First of all, begin by establishing the right position. Put your front foot near or around the centre of the deck of your boards while the back foot rests on the rear tail or rear kick. Now let’s get the positions right. The ball of your front foot should be in sync with the deck’s center while the ball of the back foot is half hanging off the edge of the rear kick or tail. Although these seem like very easy positions, they can take a while to come to you naturally and instantly so practice, practice, practice! Keep in mind that this is the absolute basic guideline to foot positioning. You can of course go a little outside the lines, however, going a little off the parameters will affect how your overall Ollie turns out. For instance, the wider the distance of the 2 feet, the more intense the Ollie turnout should be. But, this is of course, is a difficult to do since it requires a lot of trial and error due in the department of stability. Not for rookies. On the other hand, for mediocre hops, you do not need to space your feet too wide from each other. It is all in the feet, lads!
Step 5: Upper body motion
Now that the initial foot work is out of the way, let’s move on to the role of your upper body. Yep. In an Ollie, your upper body, your weight, your force and inertia- all matter! It’s a full body process.
After you have positioned your feet in the right way, you need to bend and crouch. What we mean by is that you will need your and crouch your torso just enough to form and harbor a good amount of pressure onto your deck with your feet. Now, keep in mind that you shouldn’t bend too much, nor crouch too much. The knees should bend just a under 90 degrees. As for the crouch, don’t overdo it either. Keep the motions very natural and effortless. Try to stay on the balls of your feet even while crouching. One other very important point here is your shoulders. Try and keep your shoulders level with you feet as much as possible. That’s is all for the upper body for now. When you do this, make sure that your upper body remains loose and relaxed, and not nervous and stiff. Keep your hands relaxed and wilted. People have this reflex of lifting their hands up while crouching down so it will take some practice. The only pressure buildup should be on your legs and nowhere else.
Step 6: Jump!
Now with your feet in positions, your knees bent, and body crouched, you have built up enough pressure and positional energy on your feet to make the jump for your Ollie. However, there is an art and technique to the jump as well.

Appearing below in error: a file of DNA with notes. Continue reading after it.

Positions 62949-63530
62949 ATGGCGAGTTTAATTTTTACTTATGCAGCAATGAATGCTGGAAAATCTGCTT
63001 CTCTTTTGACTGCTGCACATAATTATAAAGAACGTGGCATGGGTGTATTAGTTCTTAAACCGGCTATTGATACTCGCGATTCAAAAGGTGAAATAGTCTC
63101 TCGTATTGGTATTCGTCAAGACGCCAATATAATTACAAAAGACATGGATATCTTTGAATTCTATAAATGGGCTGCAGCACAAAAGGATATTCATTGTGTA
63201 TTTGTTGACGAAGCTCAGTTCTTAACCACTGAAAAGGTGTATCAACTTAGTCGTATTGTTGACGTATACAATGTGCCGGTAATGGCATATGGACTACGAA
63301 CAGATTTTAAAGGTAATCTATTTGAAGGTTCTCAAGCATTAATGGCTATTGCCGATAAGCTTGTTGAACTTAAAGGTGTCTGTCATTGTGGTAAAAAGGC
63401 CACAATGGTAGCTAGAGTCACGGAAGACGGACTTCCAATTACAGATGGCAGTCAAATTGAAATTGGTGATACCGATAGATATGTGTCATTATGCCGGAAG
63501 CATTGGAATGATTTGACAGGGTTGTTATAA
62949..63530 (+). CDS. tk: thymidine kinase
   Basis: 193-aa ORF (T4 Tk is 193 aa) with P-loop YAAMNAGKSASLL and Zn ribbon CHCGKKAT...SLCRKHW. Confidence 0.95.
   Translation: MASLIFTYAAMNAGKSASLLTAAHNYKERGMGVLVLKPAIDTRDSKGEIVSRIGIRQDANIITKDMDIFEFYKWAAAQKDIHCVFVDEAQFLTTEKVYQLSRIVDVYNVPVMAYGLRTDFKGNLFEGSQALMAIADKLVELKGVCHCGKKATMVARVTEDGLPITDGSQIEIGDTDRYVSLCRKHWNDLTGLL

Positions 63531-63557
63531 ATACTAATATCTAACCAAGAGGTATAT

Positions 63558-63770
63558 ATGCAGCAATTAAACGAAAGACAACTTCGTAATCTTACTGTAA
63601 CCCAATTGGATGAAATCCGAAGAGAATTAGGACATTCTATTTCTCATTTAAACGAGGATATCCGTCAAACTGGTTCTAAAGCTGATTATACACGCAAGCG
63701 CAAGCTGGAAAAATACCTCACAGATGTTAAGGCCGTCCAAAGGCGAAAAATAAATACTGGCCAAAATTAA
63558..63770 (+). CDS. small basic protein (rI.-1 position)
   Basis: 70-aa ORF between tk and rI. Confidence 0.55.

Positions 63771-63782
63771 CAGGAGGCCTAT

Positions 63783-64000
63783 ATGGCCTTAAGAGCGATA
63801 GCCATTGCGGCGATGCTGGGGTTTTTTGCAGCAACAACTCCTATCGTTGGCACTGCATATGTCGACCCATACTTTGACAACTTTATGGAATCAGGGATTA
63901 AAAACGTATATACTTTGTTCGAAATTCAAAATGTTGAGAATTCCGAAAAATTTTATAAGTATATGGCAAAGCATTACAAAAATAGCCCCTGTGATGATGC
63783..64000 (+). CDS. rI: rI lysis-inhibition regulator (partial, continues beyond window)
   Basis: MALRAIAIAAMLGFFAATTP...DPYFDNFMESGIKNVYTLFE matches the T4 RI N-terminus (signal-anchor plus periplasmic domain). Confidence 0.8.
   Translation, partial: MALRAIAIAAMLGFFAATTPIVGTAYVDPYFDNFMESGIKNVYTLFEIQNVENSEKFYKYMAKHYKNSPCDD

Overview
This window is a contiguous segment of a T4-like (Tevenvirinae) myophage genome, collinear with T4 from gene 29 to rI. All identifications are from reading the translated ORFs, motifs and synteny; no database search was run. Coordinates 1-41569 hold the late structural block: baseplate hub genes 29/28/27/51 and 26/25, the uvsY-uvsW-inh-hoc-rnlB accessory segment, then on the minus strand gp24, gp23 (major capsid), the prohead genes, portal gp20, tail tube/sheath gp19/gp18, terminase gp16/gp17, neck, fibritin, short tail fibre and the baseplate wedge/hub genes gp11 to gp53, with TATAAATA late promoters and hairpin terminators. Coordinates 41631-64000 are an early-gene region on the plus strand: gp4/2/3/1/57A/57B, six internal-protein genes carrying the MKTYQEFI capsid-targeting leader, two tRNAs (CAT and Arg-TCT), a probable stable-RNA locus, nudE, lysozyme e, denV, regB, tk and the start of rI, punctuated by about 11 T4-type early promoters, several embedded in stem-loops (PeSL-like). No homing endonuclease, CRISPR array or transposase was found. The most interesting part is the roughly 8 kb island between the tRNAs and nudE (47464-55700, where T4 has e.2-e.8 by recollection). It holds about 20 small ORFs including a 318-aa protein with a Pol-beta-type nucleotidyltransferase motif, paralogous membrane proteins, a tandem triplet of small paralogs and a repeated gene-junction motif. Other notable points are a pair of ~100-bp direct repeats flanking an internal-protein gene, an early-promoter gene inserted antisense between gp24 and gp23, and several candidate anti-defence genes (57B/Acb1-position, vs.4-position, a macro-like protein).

Don’t just jump like a frog with all legs up. This way your feet lose all its potential energy at once and you will land too hard, possibly hurting yourself. While jumping for your Ollie, the trick is to jumping one foot at a time. First your front foot jump up, and then your second foot. While the front foot is up in the air and off the deck, make sure the side of that foot brushes against the front kick. And ideally at the same time, your back foot will be forcing down the rear kick so that it touches the ground while the front kick flips up. Pop is what we call the sound the back tail makes when it hits the ground after your kick it down with your back foot. Essentially, you are forcing down of the back tail with your back foot so that it flips up and your front foot gets to brush against the front tail.
Step 7: Descend
There is a little technique involved while you are coming down from the jump or descending. And learning how to master this will make sure that you not only have a smoother landing, but it s furthermore safer for you and easier on your board.
That said, when you descend from the jump of your Ollie, make sure you immediately level both your foot on your way down. This, in turn, will of course also level up the board. To make it easier for you to understand, we want you to see your board as a straight line. When you jump in the air, your board isn’t straight and level no more. It has an angle to it, right? Now, here’s the thing you have to do while landing. You have to make sure that you level up your feet and therefore you board until it lands it the same straight position. This will ensure that your body weight hits the deck more evenly while also making sure that your board doesn’t snap in half from excessive pressure and force from either foot. One other thing you have to make sure of is that you keep the position of your feet in the same position when it lands as it was when you jumped. One on the centre, the other near on the rear kick.
Step 8: Practice!
And that, folks, is How to Ollie on a longboard! We must admit, an Ollie is a tough job. But it isn’t impossible. Once you analyses and dissect the steps and technique of the entire of the trick, it is all apple pie from there. With hard work and perseverance, you can wow yourself.
One last tip we have for you is that your wear proper safety gear throughput practicing. Referring back to our first step, there are going to be heaps of falls and injuries. And although we want you to acknowledge that, we don’t want you to succumb to them. Put on a pair of elbow pads, knees pads and most importantly, a helmet. Many smart learners will even wear a pair of gloves for safety so yeah, gear up! With all said and done, now all you have left to do is practice, practice and practice! Try and maintain a daily or regular routine. This will help you learn faster and better. And finally, remember, it takes years to perfect and master a proper the Ollie so be patient and stay motivated.
Best of luck and we will see you next time. Cheers!